The Veterans Educational Assistance Program is available for veterans who entered active duty after December 31, 1976, but before July 1, 1985. Veterans who participated in this program made contributions up to $2,700 while in service. The VA will match these contributions on a $2 to $1 basis. Unused contributions are refunded to the veteran. The veteran must have received a discharge for conditions other than dishonorable.
The Dependents’ Educational Assistance Program is offered to the spouses and children between ages 18 and 26 of totally and permanently disabled, deceased, or missing veterans. Spouses have time limitations in which to use their benefits. Beneficiaries may receive up to $788 per month in educational benefits.
A disability pension is available for veterans who meet income requirements and are no longer able to work because of a permanent and total disability that is not service-connected. Qualifying veterans must have served for at least 90 days on active duty, with at least one day being during wartime. This pension is distinguished from the VA’s “total disability rating based on individual unemployability” (TDIU) compensation, which is an unemployability payment based on service-connected disabilities.
Death and Burial Benefits
If a veteran dies of a service-connected condition, a $2,000 allowance is payable to his or her survivors. Otherwise, a $300 burial and funeral expense and $300 funeral plot allowance are available.
Veterans also are entitled to burial in a VA national cemetery. Only veterans who die while on active duty or are retired from a military service are entitled to in-ground internment at Arlington National Cemetery, although there are columbarium spaces available for honorably discharged veterans. Veterans are entitled to a headstone or marker free of charge from the VA, even if they are not buried in a national cemetery. In addition, federal law requires, at a family’s request, that a deceased veteran be afforded appropriate military funeral honors, which include the folding and presentation of the U.S. burial flag and the playing of “Taps.”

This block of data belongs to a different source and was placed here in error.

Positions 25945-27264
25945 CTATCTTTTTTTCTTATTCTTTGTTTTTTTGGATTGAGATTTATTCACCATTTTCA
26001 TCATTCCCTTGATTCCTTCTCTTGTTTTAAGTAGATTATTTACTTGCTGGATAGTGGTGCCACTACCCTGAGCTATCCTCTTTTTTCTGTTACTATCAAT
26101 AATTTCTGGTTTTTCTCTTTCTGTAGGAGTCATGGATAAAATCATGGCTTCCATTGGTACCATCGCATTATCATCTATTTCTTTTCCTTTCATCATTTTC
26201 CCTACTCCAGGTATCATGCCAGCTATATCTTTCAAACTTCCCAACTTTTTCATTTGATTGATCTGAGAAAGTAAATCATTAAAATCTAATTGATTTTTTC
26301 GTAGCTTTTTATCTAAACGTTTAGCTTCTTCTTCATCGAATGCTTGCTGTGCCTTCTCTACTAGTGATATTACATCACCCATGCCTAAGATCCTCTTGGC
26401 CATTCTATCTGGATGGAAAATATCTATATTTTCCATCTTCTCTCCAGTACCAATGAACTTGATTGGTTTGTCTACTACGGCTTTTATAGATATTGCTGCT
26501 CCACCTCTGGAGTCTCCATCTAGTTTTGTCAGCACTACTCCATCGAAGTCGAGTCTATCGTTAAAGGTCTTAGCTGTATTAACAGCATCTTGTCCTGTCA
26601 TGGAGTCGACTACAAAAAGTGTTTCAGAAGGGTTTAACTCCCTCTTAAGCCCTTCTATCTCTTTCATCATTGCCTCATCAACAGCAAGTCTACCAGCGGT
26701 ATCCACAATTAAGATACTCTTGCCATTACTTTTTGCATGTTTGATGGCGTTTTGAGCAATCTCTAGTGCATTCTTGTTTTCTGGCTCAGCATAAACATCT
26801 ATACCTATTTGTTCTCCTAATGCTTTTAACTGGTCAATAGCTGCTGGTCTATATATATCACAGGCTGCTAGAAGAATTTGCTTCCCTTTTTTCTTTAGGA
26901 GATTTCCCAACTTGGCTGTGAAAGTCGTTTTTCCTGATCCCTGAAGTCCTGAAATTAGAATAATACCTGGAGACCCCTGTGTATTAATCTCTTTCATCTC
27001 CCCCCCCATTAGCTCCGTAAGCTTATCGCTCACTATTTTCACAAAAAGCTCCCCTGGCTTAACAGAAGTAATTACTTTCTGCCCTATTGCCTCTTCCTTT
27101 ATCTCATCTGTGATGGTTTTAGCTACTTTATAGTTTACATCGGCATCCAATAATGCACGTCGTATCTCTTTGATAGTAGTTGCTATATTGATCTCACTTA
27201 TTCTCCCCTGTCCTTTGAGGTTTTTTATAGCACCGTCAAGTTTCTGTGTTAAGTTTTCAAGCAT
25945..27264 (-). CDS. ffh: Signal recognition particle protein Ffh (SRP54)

Correction of Military Records
Attorneys may represent veterans before the military services’ boards for correcting perceived injustices in their military records. A veteran challenging the characterization of his or her discharge should appeal to the corresponding service’s Discharge Review Board (DRB) if he or she raises the appeal within 15 years of discharge. Such boards do not have the authority to adjudicate decisions of general courts martial or medical discharges. However, DRBs can amend other discharges. A veteran should appeal to his or her service’s Board for Correction of Military Records (BCMR) within three years of discovery of an error, unless it is in the interest of justice to go forward with the appeal beyond three years. The service’s BCMR is effectively an appeal to the service’s secretary, and the BCMR has the authority to “correct an error or remove an injustice,” including upgrading a discharge adjudicated by a court-martial. There is no provision, should the veteran’s appeal prevail, for the payment of attorney fees and expenses to the prevailing party.